I live in suburban Kew.  My usual morning walk is to the east, away from the city.  I always see Rainbow Lorikeets (our most common bird), Australian Magpies, Little Ravens (that nest at the end of our street), Red Wattlebirds and, unfortunately, Spotted Doves.  I usually see Magpie-larks and Common Mynas.  I often see Grey Butcherbirds, Brown Thornbills, Common Starlings and Feral Pigeons. I am seeing Noisy Miners more and more frequently.  They are newcomers, along with Pied Currawongs and Little Corellas, while we have lost White-plumed Honeyeaters, which used to be common.  I sometimes hear Spotted Pardalotes, but I don't always see them.

This morning, I walked to the west, towards the city.  I was surprised at how different the birds were.  I've always known that if I want to see Little Wattlebirds, I should head west, not east, but the entire birdlife was different this morning.  There were Crested Pigeons, Long-billed Corellas and Welcome Swallows in the corner park.  Noisy Miners were bombing the corellas.  I used to see Eastern Rosellas here, but it's been a long time since I last saw one.  Sulphur-crested Cockatoos squawked overhead, and I thought I was going to miss out on my usually common Rainbow Lorikeets, until they put in an appearance just as I arrived home.  I saw Silver Gulls flying overhead too, but not a hint of butcherbirds anywhere.  I also dipped on magpies and Red Wattlebirds, but I saw lots of Spotted Doves, several Common Mynas, and one Common Blackbird.

I really would not have thought that the birdlife could be so different, walking in different directions from my home.  I will have to be more adventurous in future, and try other directions too.  I've been walking east for many years, and think I know the birds well on that route, but who knows what I might find if I venture north?

Sunday, 10 August 2014


Bendigo is to be congratulated on its Writers Festival, which, by all accounts, must be deemed a great success.  The 2014 festival was held last weekend.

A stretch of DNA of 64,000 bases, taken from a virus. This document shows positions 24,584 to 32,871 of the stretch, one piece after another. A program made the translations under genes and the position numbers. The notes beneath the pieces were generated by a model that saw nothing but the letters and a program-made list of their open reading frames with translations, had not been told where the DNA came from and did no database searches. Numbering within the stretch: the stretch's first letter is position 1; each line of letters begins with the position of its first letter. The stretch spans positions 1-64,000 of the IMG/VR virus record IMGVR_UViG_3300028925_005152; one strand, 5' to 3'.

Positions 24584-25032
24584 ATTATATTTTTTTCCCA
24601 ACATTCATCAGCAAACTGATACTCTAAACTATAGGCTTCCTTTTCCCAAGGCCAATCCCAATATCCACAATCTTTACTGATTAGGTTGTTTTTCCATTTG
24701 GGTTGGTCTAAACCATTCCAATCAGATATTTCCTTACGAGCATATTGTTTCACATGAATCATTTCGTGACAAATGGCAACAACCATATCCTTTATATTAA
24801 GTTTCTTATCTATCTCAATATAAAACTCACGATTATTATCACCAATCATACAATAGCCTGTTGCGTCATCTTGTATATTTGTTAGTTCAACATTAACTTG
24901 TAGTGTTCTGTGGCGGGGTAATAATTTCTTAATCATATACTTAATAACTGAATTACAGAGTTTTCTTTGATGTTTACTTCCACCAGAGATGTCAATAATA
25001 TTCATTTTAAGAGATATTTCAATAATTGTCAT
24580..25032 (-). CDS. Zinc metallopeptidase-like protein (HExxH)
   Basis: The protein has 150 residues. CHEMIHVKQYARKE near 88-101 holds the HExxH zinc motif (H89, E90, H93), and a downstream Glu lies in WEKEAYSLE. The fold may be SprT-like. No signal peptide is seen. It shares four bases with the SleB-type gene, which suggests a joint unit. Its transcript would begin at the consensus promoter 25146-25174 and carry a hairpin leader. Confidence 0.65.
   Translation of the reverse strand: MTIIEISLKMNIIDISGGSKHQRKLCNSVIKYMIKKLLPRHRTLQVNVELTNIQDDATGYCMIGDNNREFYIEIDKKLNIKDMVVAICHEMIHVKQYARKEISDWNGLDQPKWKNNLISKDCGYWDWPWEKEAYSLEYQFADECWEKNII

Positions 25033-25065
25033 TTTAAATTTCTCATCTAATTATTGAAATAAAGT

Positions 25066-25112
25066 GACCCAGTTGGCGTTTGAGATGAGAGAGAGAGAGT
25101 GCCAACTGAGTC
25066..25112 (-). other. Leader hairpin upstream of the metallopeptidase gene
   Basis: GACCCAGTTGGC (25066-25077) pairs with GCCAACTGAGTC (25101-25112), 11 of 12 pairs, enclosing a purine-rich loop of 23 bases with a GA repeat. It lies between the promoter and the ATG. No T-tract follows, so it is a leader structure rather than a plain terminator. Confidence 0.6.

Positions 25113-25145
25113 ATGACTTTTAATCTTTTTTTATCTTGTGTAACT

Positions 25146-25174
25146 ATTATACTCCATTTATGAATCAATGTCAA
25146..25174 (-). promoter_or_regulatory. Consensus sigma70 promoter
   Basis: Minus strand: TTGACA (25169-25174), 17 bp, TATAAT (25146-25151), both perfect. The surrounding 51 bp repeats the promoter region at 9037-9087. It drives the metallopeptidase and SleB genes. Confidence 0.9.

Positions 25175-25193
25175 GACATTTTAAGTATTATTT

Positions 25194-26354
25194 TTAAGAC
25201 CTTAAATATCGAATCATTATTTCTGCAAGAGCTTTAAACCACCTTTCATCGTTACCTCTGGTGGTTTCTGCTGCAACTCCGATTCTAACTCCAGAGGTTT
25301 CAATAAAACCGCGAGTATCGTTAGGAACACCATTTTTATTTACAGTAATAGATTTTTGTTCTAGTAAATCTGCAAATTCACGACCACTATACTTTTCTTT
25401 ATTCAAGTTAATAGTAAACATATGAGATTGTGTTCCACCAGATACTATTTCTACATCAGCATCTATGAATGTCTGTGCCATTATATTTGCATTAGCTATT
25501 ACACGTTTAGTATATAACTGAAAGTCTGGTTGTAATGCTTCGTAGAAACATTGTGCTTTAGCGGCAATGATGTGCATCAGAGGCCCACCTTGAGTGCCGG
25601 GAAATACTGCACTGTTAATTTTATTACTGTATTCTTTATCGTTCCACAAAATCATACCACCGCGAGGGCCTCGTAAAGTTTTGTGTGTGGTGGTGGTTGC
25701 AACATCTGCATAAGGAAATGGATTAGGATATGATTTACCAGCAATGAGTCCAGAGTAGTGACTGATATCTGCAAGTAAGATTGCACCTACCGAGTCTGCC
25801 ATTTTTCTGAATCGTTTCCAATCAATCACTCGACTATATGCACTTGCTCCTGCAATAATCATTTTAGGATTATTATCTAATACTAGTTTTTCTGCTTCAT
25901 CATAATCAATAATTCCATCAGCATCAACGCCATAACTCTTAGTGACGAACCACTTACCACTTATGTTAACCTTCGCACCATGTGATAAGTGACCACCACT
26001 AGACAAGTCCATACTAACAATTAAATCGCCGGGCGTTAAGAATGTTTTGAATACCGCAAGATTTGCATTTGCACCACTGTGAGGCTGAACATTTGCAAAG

I was invited to host a chat with Dr Penny Olsen about her recent book, 'An Eye for Nature, the Life and Art of William T. Cooper.'  Sir David Attenborough wrote a foreword for the book.  He refers to Bill Cooper as 'arguably one of the greatest of all bird artists.'  And I must say, Bill Cooper comes across as a really nice bloke.

There were lots of famous people milling around the festival.  Les Murray spoke at the opening.  I know that Blanche d'Alpuget was there because the publicist was nonplussed when The Age preferred to interview me, rather than her!  (So was I!)  I saw Robert Manne amongst the crowd and Stephanie Alexander came out of the theatrette before I went in.  I enjoyed sitting in the Green Room, feeling very important, sipping black coffee and soaking up the atmosphere.  There seemed to be dozens of young female volunteers, dressed in turquoise tee-shirts, and delighted to be involved in the festival.  I asked one how it was going, and she assured me that it was great, 'hundreds of people had turned up.'  I thought it looked more like thousands.

A writer always likes to see her books on sale, and they had some of mine there, so of course I felt good about that too.  Everyone seemed cheerful, enjoying themselves, experiencing Bendigo.

And no one mentioned the mosque.

Well done, Bendigo!  A festival for everyone to put into their diary for next year.

Monday, 28 July 2014


I had booked to go on a pelagic out of Swansea on 24 July 2014, so Rog and I decided to drive up from Melbourne and do some birding on the way.  The trip was cold and wintery and often dangerously foggy.  Bird highlights en route were a male Musk Duck at Wonga Wetlands in Albury and Superb Parrots at Cowra.  And I was delighted to see Scaly-breasted Lorikeets in the main street of Swansea when we arrived.

Male Musk Duck